Pittsburgh Man Allowed His House to be Used as a Drug Premises
PITTSBURGH - A resident of Pittsburgh, Pennsylvania, pleaded guilty in federal court to a charge of managing and controlling a drug-involved premises, Acting United States Attorney Stephen R. Kaufman announced today.
Charles Curry, age 31, pleaded guilty to one count before United States District Judge Marilyn J. Horan.
In connection with the guilty plea, the court was advised that in November 2019, Curry managed and controlled a premises as an occupant, which he made available for the use of manufacturing, storing and disturbing controlled substances, namely, acetyl fentanyl and heroin, both Schedule I controlled substances, and cocaine, cocaine base and fentanyl, all Schedule II controlled substances.
Judge Horan scheduled sentencing for July 27, 2021 at 11:30 a.m. The law provides for a total sentence of not more than 20 years in prison, a fine of $500,000, or both. Under the Federal Sentencing Guidelines, the actual sentence imposed is based upon the seriousness of the offense and the prior criminal history, if any, of the defendant.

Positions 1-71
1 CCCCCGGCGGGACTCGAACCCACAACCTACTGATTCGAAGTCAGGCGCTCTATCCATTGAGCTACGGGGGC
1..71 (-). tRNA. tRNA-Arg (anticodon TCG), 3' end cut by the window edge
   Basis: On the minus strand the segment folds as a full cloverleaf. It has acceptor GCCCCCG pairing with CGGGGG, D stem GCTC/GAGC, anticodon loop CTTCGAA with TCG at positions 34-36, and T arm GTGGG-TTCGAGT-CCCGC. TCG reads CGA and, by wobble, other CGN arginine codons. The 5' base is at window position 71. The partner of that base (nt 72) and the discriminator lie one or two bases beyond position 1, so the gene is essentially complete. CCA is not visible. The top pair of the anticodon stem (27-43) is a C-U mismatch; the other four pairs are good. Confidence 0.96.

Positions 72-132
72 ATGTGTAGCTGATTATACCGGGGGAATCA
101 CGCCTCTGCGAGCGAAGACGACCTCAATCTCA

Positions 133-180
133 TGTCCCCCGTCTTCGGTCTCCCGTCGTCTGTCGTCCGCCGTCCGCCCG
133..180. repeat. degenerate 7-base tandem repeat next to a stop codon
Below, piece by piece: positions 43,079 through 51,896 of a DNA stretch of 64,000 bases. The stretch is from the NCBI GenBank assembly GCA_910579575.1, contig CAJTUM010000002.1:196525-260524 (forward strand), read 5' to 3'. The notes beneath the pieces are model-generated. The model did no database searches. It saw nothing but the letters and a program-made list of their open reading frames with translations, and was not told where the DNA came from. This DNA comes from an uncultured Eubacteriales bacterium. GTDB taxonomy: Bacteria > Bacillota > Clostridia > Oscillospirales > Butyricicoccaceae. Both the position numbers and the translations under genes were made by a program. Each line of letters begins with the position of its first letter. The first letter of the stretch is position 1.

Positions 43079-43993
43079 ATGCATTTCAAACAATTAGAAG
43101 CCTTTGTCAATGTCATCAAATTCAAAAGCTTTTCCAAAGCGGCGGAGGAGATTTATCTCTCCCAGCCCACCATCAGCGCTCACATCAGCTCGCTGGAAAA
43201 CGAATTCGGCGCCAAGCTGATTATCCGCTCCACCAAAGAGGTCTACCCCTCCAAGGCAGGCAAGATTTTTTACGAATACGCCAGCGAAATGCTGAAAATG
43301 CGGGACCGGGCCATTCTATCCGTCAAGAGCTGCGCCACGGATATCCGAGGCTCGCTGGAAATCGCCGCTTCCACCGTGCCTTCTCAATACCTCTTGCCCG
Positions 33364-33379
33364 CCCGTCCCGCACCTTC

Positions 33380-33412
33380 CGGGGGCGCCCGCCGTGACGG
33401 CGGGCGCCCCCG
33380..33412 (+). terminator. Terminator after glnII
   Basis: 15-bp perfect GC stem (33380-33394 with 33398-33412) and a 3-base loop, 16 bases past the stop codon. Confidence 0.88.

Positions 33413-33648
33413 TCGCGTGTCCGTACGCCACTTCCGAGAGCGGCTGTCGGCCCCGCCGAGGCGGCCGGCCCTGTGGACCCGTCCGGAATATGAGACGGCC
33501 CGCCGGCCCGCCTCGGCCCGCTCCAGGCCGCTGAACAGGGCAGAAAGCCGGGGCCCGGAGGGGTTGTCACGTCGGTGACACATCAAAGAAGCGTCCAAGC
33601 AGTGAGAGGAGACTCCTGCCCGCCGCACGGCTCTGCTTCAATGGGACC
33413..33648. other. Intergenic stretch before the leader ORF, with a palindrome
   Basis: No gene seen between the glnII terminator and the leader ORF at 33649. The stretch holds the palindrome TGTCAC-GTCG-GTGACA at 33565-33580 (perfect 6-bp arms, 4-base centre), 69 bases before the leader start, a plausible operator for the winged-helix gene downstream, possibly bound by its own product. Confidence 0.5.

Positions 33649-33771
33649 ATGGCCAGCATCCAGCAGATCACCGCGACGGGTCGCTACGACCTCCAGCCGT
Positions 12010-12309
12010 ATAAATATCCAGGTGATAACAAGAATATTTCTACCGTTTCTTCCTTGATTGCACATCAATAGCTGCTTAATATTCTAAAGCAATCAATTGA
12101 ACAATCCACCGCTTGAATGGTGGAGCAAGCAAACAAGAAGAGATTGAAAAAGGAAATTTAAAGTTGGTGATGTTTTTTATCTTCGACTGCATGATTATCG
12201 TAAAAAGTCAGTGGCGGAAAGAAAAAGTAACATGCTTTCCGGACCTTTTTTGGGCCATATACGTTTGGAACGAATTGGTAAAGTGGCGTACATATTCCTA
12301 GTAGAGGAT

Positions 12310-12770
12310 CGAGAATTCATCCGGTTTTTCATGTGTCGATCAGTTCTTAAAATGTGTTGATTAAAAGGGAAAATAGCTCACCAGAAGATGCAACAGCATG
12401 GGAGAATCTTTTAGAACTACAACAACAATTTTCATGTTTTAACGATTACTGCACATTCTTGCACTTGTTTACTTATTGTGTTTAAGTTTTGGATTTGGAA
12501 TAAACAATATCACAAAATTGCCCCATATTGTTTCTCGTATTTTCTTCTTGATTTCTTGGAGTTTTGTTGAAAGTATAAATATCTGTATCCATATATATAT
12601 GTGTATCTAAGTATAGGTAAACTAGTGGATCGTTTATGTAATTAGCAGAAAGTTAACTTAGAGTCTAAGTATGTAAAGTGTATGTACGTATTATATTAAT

Assistant United States Attorneys Brendan T. Conway and Brian M. Czarnecki are prosecuting this case on behalf of the government.
The Federal Bureau of Investigation, Monroeville Police Department, the Attorney General’s Office, the Drug Enforcement Agency’s Maryland Office, and the Allegheny County Police Department conducted the investigation that led to the prosecution of Curry.
This prosecution is a result of an Organized Crime Drug Enforcement Task Force (OCDETF) investigation. OCDETF identifies, disrupts, and dismantles high-level drug traffickers, money launderers, gangs, and transnational criminal organizations that threaten communities throughout the United States. OCDETF uses a prosecutor-led, intelligence-driven, multi-agency approach that leverages the strengths of federal, state, and local law enforcement agencies against criminal networks.